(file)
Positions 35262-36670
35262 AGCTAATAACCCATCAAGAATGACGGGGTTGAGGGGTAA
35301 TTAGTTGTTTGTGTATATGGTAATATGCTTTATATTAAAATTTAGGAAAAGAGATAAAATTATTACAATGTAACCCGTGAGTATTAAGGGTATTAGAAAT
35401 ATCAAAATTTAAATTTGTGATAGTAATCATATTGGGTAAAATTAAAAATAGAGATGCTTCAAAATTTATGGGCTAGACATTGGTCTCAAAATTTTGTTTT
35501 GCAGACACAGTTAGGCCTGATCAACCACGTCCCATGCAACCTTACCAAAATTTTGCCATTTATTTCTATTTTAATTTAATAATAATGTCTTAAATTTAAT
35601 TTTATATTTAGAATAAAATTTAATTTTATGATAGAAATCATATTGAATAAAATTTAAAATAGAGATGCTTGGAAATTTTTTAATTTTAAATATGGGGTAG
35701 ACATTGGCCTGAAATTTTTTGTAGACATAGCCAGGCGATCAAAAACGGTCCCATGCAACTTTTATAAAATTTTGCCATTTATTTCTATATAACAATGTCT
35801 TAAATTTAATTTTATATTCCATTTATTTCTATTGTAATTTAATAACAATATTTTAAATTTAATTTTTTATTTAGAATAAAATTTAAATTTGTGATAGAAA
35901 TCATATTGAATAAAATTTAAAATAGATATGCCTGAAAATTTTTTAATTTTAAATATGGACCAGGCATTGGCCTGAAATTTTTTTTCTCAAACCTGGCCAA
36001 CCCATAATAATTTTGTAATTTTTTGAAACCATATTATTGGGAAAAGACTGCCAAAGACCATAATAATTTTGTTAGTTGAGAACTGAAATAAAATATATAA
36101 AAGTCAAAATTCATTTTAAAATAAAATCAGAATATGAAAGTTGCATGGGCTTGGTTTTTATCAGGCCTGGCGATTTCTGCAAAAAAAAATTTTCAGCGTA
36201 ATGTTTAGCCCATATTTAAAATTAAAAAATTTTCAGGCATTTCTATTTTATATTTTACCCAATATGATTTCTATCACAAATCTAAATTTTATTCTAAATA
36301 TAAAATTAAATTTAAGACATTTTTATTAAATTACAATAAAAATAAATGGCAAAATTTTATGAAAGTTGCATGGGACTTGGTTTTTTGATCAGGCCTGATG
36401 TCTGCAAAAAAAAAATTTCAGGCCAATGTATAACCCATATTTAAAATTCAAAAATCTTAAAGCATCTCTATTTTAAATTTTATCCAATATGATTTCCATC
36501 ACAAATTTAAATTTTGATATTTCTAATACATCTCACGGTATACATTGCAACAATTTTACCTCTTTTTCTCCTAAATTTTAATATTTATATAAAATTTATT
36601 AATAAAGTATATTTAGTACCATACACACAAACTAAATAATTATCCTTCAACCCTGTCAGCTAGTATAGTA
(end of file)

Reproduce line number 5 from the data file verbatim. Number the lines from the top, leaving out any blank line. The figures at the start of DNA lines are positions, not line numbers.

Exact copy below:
35501 GCAGACACAGTTAGGCCTGATCAACCACGTCCCATGCAACCTTACCAAAATTTTGCCATTTATTTCTATTTTAATTTAATAATAATGTCTTAAATTTAAT